A two-day conference in Paris underscored a grim water supply forecast for the Middle East and North Africa, where water is already scarce.
The Middle East region accounts for five percent of the world's population, but only one percent of the world's water resources. Surging population growth and mismanagement of scarce water resources have made the situation worse. And Arab-Israeli tensions add a hostile political element to the regional water supply issue, particularly over shared resources like the Jordan River and the Sea of Galilee.
On Thursday, several Arab experts and officials accused Israel of using too much of the water from those sources, to the detriment of Palestinians and neighboring Arab countries. They included Ali Maher El Sayed, Egypt's former ambassador to France.
Mr. El Sayed said that Israel may use ideological, biblical and security concepts to keep territories it captured in previous Middle East wars. In reality, he charged, Israeli actions are primarily shaped by an effort to control water supplies.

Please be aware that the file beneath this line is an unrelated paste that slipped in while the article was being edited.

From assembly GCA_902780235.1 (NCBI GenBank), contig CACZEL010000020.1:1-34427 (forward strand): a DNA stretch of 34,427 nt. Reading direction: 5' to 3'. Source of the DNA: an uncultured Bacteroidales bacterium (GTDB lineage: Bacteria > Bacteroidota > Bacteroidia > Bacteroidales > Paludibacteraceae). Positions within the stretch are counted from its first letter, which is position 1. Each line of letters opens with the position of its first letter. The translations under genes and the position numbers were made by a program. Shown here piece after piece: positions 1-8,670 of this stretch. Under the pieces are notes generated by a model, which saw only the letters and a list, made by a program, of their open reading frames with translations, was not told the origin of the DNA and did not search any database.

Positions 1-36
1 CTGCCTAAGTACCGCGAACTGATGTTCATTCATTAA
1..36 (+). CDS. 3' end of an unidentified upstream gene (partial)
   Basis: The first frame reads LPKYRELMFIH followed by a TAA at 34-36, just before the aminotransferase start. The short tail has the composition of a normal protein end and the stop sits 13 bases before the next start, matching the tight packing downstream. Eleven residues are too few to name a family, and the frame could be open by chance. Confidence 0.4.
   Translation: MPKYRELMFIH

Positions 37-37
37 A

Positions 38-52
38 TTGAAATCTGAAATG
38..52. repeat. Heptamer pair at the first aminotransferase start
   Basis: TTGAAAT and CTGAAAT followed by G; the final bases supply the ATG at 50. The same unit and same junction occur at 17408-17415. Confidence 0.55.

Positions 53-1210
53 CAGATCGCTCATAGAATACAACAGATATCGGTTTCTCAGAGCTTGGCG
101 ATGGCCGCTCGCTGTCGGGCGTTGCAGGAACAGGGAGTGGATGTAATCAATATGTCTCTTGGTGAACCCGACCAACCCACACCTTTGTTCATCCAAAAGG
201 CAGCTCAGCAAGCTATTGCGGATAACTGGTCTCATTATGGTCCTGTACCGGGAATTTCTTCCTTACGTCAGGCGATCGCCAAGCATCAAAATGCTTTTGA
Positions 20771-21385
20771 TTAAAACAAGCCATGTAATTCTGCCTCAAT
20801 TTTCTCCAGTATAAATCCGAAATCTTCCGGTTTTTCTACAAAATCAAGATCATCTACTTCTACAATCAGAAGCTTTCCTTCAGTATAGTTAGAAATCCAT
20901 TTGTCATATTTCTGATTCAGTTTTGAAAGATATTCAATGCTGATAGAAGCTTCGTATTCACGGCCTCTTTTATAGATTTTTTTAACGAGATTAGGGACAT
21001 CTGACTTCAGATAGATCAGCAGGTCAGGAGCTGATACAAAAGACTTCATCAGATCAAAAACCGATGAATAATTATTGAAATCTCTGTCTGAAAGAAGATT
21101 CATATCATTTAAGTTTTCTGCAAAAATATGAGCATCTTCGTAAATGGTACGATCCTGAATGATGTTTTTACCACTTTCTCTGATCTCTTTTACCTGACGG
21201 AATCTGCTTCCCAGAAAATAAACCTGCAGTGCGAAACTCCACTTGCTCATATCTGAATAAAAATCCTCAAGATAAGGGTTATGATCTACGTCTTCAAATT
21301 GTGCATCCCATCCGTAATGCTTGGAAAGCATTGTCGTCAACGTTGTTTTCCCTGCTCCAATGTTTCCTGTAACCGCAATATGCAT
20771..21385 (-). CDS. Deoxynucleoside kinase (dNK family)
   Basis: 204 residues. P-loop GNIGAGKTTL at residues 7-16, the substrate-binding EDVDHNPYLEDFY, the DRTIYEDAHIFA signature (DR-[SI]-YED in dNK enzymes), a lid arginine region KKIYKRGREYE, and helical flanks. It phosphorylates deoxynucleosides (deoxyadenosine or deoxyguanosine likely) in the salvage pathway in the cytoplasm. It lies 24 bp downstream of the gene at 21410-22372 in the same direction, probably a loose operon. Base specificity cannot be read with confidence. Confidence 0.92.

Israel's ambassador to France, Nissim Zvili, dismissed such criticism as stupid. But he shared at least one conclusion offered by Arab speakers at the Paris conference.
"The water problems of the Middle East will only be solved in the framework of a regional agreement, because from one side - in the south of the Middle East, for example in Lebanon - water is going out to sea, and from the other side, from Jordan and some areas of Israel, there is a lack of water," he said.
Experts also discussed ways to increase regional water supplies, including better recycling of waste water, and water desalination techniques.